Immune-deficient SCID and NOD/SCID mice models as functional assays for studying normal and malignant human hematopoiesis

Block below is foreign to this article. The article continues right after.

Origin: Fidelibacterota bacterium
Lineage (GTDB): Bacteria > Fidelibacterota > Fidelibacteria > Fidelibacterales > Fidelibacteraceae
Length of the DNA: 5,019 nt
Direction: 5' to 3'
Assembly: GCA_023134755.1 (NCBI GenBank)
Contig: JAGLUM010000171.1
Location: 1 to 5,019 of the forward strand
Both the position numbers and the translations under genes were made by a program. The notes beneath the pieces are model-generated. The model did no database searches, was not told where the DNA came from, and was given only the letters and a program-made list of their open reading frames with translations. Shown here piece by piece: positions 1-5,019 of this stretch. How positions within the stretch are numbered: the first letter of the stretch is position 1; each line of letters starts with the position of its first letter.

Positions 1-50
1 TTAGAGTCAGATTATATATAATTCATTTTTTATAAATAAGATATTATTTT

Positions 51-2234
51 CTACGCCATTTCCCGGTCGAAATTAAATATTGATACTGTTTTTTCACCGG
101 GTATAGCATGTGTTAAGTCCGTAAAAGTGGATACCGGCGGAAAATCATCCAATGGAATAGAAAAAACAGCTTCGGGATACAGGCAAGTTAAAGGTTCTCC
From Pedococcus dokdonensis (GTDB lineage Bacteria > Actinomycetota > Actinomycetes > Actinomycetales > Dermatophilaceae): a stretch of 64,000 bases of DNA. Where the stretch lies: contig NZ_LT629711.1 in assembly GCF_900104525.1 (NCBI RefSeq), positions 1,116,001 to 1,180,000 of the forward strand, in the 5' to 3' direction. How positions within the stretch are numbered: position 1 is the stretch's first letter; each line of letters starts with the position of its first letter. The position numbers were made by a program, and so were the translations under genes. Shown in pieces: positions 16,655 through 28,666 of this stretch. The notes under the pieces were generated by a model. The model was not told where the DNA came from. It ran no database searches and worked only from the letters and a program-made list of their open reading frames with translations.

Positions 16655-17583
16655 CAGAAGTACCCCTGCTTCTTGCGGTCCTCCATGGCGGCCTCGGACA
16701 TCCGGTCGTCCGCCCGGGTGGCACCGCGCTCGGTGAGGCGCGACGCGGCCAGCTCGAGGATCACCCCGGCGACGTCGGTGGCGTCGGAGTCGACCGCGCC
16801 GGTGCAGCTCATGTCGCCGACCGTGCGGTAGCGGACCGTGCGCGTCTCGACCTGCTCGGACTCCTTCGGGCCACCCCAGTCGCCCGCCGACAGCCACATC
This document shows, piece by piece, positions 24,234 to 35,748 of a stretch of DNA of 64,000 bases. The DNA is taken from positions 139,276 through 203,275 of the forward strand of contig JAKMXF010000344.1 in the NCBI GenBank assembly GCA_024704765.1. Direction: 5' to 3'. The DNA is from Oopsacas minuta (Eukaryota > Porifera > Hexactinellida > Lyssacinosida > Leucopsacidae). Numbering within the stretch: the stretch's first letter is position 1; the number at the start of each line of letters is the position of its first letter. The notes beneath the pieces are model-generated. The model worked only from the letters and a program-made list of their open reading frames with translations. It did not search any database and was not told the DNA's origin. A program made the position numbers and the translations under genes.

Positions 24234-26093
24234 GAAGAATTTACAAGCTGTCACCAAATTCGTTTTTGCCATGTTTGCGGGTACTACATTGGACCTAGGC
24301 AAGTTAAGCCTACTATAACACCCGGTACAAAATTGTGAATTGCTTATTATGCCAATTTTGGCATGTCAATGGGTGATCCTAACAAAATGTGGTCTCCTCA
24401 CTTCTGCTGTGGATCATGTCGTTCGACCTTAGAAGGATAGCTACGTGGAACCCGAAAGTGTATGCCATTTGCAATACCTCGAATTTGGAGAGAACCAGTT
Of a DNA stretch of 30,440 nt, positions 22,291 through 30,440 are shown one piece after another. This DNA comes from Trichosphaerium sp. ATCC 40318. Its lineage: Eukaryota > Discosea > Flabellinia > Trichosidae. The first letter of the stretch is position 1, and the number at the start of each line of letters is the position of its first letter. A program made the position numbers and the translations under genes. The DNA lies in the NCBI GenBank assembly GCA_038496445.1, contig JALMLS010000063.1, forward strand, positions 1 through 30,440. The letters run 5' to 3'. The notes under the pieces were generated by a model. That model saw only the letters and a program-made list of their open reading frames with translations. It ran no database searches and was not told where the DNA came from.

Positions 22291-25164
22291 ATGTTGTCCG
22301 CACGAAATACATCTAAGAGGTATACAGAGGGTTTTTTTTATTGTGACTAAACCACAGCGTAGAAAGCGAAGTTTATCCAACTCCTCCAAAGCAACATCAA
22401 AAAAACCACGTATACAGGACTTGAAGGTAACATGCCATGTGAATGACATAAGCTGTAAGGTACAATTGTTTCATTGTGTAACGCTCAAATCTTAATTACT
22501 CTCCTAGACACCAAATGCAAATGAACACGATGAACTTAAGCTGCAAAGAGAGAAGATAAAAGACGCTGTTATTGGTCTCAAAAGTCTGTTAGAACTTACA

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Many events and requirements of the developmental program of human hematopoietic stem cells have not yet been discovered. A major impediment has been the lack of an appropriate experimental system. At present the conditions for maintaining human stem cells in vitro are not fully known. As a result within a short period the small stem cell pool is lost due to differentiation, making it difficult to examine the correlation between these cells and their function in vivo. Most of our knowledge of hematopoietic stem cells is from animal models in which purified stem cell canididates are assayed based on their functional ability to rescue lethally conditioned recipients. The permanent correction of many genetic disorders of the hematopoietic system requires efficient methods for introducing genes into stem cells in vitro. However, progress has been hindered by the absence of preclinical models that assay the repopulating capacity of primitive human cells. In addition, the development of therapy for malignant diseases also requires assays to identify the target leukemic stem cells based on their ability to initiate the disease. The recent development of methods to transplant or implant both normal and leukemic cells into immune-deficient mice provides the foundation for human stem cell assays. These models assay the repopulating capacity of primitive human cells and provide an important approach to identify and characterize human stem cells, both normal and leukemic. This review focuses on the development of functional assays for normal and leukemic human stem cells and on the new insights that these models are beginning to provide on the organization of the human stem cell hierarchy.
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